Banks seek help to forgive some credit card debt

WASHINGTON -- To head off surging credit card defaults, banks and consumer groups are lobbying regulators to make it easier to forgive a portion of struggling consumers' credit card debt.

The proposal — and the unusual partnership by two groups typically at odds with each other — underscores the severity of the economic downturn, and the fear that credit cards could provide the next shock to the financial system.

This year, delinquent credit card accounts hit a six-year high of 4.9%. Meanwhile, charge-offs — when banks give up on collecting debt — have been rising for about two years, hitting 5.47% in the second quarter, the latest data available, according to the Federal Reserve. Credit card and mortgage losses have dragged down banks' earnings.

Banks are proposing that they forgive up to 40% of the credit card debt owed by the most financially stressed consumers, who are close to bankruptcy. These consumers would then get five years to pay off their remaining card debt, interest-free. Banks would pilot this program with 50,000 consumers, in hopes of expanding it to tens of thousands of others.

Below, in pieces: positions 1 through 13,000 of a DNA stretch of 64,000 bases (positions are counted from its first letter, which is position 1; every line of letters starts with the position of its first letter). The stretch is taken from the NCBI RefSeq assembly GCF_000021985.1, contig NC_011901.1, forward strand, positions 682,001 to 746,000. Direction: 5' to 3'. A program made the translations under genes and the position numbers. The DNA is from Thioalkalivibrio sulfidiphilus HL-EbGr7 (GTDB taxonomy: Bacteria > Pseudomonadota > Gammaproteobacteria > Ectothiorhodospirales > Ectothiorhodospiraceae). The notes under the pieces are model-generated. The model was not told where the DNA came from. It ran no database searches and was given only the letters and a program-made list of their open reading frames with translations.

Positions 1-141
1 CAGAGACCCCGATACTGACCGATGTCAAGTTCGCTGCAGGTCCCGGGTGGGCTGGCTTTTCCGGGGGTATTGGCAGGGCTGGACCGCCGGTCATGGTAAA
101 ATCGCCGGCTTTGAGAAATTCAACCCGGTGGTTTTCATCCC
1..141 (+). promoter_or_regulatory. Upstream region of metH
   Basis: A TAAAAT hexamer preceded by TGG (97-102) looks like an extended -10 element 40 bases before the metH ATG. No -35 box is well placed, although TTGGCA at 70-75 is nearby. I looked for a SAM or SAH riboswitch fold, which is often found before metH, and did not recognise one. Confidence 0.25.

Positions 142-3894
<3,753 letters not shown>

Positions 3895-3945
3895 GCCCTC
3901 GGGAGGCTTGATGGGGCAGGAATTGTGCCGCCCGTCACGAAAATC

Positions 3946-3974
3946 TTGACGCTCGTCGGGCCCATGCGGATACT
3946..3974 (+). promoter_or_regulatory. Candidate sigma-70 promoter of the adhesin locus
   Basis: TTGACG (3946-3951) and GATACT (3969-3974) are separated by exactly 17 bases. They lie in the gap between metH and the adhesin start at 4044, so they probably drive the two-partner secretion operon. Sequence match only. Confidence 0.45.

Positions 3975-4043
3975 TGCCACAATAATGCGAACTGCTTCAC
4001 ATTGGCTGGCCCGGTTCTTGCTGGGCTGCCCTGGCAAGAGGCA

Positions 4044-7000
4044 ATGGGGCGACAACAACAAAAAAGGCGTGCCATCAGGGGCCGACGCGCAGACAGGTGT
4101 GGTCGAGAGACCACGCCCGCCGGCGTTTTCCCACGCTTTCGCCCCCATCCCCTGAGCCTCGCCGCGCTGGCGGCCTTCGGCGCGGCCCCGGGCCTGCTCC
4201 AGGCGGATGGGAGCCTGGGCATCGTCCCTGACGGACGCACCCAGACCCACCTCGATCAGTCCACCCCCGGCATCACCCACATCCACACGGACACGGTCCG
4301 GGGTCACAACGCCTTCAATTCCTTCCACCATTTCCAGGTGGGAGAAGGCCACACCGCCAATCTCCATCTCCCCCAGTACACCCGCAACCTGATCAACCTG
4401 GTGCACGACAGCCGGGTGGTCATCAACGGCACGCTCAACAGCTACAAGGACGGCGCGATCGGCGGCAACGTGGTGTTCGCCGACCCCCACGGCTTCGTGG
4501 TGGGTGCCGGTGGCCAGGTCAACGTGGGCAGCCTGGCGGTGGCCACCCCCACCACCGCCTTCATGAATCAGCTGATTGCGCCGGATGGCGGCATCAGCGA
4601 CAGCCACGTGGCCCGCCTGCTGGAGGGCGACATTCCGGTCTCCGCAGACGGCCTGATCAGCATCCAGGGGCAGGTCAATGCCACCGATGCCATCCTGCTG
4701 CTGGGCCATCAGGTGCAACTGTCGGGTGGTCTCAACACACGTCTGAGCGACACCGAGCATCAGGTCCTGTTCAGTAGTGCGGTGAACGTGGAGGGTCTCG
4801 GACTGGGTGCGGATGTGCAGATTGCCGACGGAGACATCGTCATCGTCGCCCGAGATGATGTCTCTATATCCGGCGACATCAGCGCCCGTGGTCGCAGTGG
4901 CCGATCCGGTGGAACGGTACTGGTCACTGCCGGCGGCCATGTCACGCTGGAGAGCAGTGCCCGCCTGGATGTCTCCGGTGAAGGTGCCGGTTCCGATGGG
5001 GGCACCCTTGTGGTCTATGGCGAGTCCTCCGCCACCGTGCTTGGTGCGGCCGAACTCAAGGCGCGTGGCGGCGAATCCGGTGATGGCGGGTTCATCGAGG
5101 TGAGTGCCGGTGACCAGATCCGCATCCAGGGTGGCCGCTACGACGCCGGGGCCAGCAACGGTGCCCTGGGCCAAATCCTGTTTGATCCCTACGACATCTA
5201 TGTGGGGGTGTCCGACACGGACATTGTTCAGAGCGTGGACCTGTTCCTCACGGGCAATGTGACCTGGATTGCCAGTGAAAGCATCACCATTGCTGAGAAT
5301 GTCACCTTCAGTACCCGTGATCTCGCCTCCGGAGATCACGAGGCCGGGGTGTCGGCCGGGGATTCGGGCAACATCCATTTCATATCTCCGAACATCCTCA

Banks don't need regulatory approval to forgive credit card debt. But they want the Office of the Comptroller of the Currency to waive a rule that requires them to book losses on forgiven debt the same year.

"Banks don't need more losses right now," says Scott Talbott, a senior vice president at the Financial Services Roundtable, which represents large banks.

In an Oct. 29 letter to the OCC, the Roundtable and the Consumer Federation of America, an advocacy group, said that the new program "would be in the best interest of consumers, lenders and the American economy — especially in the current climate."

OCC spokesman Robert Garsson said the agency has received the letter and is reviewing it.

For banks, the benefit of such a program is that they'd be able to recover a portion of the debt owed, rather than possibly writing off the entire debt because the consumer can't pay.

It's getting harder for banks to collect credit card debt, says David Robertson, publisher of industry newsletter, the Nilson Report. In the next five years, the amount of credit card debt that banks won't be able to collect will grow 47% to $340 billion, he says.